Thursday, November 15, 2001

Estonian composer has eclectic influences

By Janelle Gelfand
The Cincinnati Enquirer

        To understand the music of Erkki-Sven Tuur, born on a remote island in the Baltic Sea, you have to go back to '70s rock music.

        The avant-garde composer is one of several Estonians whose work has become better known since the tiny country became independent from the Soviet Union in 1991.

    What: The Cincinnati Symphony Orchestra, Paavo Jarvi, conductor; Isabelle van Keulen, violinist.
    When: 7:30 p.m. today; 8 p.m. Friday and Saturday.
    Where: Music Hall.
    Tickets: $12-$51; $10 students. (Tonight is UC Night: $10 includes a post-concert party.) Preconcert buffet 6:15 today. 381-3300;
    Read the review: Friday at Cincinnati.Com, keyword: symphony, and Saturday in Tempo.
        His music is championed by the Jarvi dynasty of maestros: Neeme, Kristjan and Paavo Jarvi. Paavo Jarvi will conduct the U.S. premiere of Mr. Tuur's Violin Concerto with the Cincinnati Symphony Orchestra today through Saturday.

        Mr. Tuur, 42, spoke to the Enquirer by phone from Tallinn, the capital of Estonia, where he lives.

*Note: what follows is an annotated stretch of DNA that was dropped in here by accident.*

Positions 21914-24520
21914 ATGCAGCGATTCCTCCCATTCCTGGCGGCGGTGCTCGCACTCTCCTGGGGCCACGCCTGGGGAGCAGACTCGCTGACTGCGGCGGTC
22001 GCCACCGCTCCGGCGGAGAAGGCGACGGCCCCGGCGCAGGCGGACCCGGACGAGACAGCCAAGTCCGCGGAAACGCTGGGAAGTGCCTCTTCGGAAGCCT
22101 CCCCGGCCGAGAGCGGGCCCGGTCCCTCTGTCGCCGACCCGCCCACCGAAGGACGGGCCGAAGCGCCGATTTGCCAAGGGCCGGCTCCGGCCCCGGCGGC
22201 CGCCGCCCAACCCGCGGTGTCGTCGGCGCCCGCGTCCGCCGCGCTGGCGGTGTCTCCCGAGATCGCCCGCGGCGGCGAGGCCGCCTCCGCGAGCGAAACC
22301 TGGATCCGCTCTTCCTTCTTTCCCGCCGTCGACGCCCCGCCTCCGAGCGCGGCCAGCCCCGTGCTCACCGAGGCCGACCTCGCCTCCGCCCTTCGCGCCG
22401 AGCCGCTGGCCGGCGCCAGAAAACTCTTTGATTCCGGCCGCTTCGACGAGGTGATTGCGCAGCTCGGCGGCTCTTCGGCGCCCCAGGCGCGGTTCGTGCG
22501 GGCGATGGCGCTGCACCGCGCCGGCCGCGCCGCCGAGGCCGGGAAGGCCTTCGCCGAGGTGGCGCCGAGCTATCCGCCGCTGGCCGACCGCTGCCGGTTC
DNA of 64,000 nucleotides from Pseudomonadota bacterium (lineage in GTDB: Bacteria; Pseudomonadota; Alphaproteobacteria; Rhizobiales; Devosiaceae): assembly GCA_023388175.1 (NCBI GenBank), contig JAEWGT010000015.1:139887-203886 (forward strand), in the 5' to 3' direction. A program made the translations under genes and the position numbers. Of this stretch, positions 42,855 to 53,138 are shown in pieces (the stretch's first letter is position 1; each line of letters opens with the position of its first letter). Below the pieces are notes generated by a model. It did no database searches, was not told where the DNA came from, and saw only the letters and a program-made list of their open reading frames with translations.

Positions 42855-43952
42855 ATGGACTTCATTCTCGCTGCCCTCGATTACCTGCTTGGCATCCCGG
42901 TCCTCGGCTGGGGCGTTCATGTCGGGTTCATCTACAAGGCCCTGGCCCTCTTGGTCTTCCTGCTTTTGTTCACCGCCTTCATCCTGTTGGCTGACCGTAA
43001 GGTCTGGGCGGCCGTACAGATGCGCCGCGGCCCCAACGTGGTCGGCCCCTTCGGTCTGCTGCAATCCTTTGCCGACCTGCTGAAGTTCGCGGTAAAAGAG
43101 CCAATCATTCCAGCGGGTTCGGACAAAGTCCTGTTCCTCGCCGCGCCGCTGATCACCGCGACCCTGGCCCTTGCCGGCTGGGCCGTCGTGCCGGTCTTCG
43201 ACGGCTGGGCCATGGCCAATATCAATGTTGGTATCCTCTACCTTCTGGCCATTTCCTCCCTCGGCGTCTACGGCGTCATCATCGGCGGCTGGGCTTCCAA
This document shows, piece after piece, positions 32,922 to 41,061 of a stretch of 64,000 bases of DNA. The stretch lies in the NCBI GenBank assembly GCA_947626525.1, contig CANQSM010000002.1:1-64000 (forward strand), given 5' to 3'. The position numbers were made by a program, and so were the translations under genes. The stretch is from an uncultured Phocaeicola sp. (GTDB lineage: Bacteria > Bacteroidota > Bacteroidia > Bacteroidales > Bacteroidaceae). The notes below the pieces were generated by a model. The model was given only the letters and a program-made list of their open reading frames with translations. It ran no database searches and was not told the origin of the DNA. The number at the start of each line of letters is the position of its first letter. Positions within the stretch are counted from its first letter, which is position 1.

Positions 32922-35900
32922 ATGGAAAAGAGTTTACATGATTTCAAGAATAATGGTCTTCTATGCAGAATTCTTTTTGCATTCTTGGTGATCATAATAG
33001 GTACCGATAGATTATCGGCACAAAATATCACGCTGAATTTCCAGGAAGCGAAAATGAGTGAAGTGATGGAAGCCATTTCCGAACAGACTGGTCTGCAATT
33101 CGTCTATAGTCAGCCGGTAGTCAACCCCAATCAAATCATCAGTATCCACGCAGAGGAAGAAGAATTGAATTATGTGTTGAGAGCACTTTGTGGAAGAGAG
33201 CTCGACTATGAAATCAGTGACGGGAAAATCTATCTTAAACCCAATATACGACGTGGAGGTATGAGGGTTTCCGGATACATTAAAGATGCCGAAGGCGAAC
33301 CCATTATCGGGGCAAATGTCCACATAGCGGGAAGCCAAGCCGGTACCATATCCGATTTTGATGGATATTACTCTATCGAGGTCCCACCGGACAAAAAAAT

Question: What are some of your musical influences?

        Answer: I have to travel back to the mid-70s, when I started my musical activity as a rock band leader in Estonia. I was impressed by the music of King Crimson, Frank Zappa, Yes and Genesis.

        At the same time, I was very much interested in Gregorian Chant. ... I was absolutely hooked on Arvo Part's Tabula Rasa. I was also influenced by the music of (Gyorgy) Ligeti and also by American minimalists.

        Q: Tell us about your Violin Concerto.

        A: The relationship between violin and orchestra is interactive. There is an idea from the soloist, then the orchestra picks it up and starts to develop it in its own way. ... It's continuous echoing and answering. Q: How did it come about?

        A: I was asked by (violinist) Gidon Kremer to write a violin concerto for him. But it happened that he had no time to practice. ... Isabelle van Keulen played one of my pieces, and I really liked how she played it. We were looking for a soloist to play (the concerto) in Frankfurt in 1999, and I suggested her. It was a big success. The Cincinnati performance is the ninth for her.

        Q: Was it difficult to study music, growing up in Estonia during the Soviet regime?

A: Yes, because it was a very closed society. But we were better informed about what was going on in the West than the rest of the Soviet Union. Even though material was not available in music stores, we still managed to get the music. (My friends and I) shared it with each other.


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